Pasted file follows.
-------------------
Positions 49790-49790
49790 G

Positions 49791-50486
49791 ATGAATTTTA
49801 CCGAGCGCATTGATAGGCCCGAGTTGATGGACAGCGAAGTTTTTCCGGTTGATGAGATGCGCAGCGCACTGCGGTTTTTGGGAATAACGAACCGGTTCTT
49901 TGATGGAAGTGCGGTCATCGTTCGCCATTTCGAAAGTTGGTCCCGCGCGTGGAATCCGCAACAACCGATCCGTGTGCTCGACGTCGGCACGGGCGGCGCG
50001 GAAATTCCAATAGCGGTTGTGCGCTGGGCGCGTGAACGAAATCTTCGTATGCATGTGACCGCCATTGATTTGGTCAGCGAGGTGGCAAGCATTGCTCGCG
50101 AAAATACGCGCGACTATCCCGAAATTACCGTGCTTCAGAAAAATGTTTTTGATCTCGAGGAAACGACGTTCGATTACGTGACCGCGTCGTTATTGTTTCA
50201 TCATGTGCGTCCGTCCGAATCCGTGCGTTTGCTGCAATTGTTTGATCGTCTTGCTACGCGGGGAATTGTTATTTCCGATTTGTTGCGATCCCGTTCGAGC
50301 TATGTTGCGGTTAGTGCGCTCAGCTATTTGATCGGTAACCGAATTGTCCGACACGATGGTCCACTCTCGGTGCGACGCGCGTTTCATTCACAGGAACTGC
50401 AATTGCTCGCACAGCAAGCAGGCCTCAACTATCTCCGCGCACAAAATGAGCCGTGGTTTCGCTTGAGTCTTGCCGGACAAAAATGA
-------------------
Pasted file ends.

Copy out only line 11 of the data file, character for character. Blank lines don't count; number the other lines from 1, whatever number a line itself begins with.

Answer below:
50401 AATTGCTCGCACAGCAAGCAGGCCTCAACTATCTCCGCGCACAAAATGAGCCGTGGTTTCGCTTGAGTCTTGCCGGACAAAAATGA